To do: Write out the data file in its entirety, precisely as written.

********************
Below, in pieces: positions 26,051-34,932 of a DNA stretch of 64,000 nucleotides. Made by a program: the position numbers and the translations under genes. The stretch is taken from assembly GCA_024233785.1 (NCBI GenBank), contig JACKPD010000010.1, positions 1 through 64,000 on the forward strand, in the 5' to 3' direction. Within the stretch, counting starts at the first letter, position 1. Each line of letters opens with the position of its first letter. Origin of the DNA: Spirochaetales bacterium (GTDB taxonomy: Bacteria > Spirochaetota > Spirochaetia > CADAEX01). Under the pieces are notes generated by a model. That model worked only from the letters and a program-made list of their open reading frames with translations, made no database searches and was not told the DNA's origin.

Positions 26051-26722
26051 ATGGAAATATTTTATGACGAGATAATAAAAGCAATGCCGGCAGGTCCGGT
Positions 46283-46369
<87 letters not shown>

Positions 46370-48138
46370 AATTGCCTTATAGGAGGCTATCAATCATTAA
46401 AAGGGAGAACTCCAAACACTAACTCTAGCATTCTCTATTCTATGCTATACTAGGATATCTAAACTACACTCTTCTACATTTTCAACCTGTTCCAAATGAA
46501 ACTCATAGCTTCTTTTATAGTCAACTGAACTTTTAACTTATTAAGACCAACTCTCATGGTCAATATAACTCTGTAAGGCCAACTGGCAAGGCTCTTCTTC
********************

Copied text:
Below, in pieces: positions 26,051-34,932 of a DNA stretch of 64,000 nucleotides. Made by a program: the position numbers and the translations under genes. The stretch is taken from assembly GCA_024233785.1 (NCBI GenBank), contig JACKPD010000010.1, positions 1 through 64,000 on the forward strand, in the 5' to 3' direction. Within the stretch, counting starts at the first letter, position 1. Each line of letters opens with the position of its first letter. Origin of the DNA: Spirochaetales bacterium (GTDB taxonomy: Bacteria > Spirochaetota > Spirochaetia > CADAEX01). Under the pieces are notes generated by a model. That model worked only from the letters and a program-made list of their open reading frames with translations, made no database searches and was not told the DNA's origin.

Positions 26051-26722
26051 ATGGAAATATTTTATGACGAGATAATAAAAGCAATGCCGGCAGGTCCGGT
Positions 46283-46369
<87 letters not shown>

Positions 46370-48138
46370 AATTGCCTTATAGGAGGCTATCAATCATTAA
46401 AAGGGAGAACTCCAAACACTAACTCTAGCATTCTCTATTCTATGCTATACTAGGATATCTAAACTACACTCTTCTACATTTTCAACCTGTTCCAAATGAA
46501 ACTCATAGCTTCTTTTATAGTCAACTGAACTTTTAACTTATTAAGACCAACTCTCATGGTCAATATAACTCTGTAAGGCCAACTGGCAAGGCTCTTCTTC